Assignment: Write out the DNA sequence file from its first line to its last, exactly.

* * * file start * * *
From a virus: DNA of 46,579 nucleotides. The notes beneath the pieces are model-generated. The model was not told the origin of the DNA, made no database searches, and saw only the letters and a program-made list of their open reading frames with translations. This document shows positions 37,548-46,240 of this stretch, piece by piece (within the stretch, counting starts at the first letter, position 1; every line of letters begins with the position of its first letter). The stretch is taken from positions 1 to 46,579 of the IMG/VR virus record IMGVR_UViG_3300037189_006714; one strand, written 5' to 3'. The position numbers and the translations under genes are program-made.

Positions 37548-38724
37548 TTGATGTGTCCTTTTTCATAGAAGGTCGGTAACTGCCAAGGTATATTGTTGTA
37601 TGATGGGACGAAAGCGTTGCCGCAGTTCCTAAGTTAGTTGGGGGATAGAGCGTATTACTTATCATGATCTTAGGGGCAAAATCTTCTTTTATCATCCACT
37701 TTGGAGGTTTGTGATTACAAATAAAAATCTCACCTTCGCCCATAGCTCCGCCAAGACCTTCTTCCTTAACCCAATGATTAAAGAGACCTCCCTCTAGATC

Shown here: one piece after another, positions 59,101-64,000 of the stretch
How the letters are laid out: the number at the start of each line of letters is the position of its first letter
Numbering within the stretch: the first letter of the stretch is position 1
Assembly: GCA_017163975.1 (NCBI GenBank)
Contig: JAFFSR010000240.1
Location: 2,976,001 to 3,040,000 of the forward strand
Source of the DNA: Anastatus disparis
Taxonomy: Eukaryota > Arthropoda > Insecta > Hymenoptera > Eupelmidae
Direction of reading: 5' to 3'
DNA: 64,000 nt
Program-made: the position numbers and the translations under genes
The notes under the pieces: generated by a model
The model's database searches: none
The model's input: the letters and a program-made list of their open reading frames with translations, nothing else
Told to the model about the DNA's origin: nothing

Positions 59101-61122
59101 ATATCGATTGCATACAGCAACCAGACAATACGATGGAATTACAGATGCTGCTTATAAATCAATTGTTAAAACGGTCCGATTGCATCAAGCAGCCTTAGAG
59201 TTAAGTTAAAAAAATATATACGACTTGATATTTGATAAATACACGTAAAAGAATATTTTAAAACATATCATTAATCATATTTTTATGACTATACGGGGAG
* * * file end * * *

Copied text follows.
From a virus: DNA of 46,579 nucleotides. The notes beneath the pieces are model-generated. The model was not told the origin of the DNA, made no database searches, and saw only the letters and a program-made list of their open reading frames with translations. This document shows positions 37,548-46,240 of this stretch, piece by piece (within the stretch, counting starts at the first letter, position 1; every line of letters begins with the position of its first letter). The stretch is taken from positions 1 to 46,579 of the IMG/VR virus record IMGVR_UViG_3300037189_006714; one strand, written 5' to 3'. The position numbers and the translations under genes are program-made.

Positions 37548-38724
37548 TTGATGTGTCCTTTTTCATAGAAGGTCGGTAACTGCCAAGGTATATTGTTGTA
37601 TGATGGGACGAAAGCGTTGCCGCAGTTCCTAAGTTAGTTGGGGGATAGAGCGTATTACTTATCATGATCTTAGGGGCAAAATCTTCTTTTATCATCCACT
37701 TTGGAGGTTTGTGATTACAAATAAAAATCTCACCTTCGCCCATAGCTCCGCCAAGACCTTCTTCCTTAACCCAATGATTAAAGAGACCTCCCTCTAGATC

Shown here: one piece after another, positions 59,101-64,000 of the stretch
How the letters are laid out: the number at the start of each line of letters is the position of its first letter
Numbering within the stretch: the first letter of the stretch is position 1
Assembly: GCA_017163975.1 (NCBI GenBank)
Contig: JAFFSR010000240.1
Location: 2,976,001 to 3,040,000 of the forward strand
Source of the DNA: Anastatus disparis
Taxonomy: Eukaryota > Arthropoda > Insecta > Hymenoptera > Eupelmidae
Direction of reading: 5' to 3'
DNA: 64,000 nt
Program-made: the position numbers and the translations under genes
The notes under the pieces: generated by a model
The model's database searches: none
The model's input: the letters and a program-made list of their open reading frames with translations, nothing else
Told to the model about the DNA's origin: nothing

Positions 59101-61122
59101 ATATCGATTGCATACAGCAACCAGACAATACGATGGAATTACAGATGCTGCTTATAAATCAATTGTTAAAACGGTCCGATTGCATCAAGCAGCCTTAGAG
59201 TTAAGTTAAAAAAATATATACGACTTGATATTTGATAAATACACGTAAAAGAATATTTTAAAACATATCATTAATCATATTTTTATGACTATACGGGGAG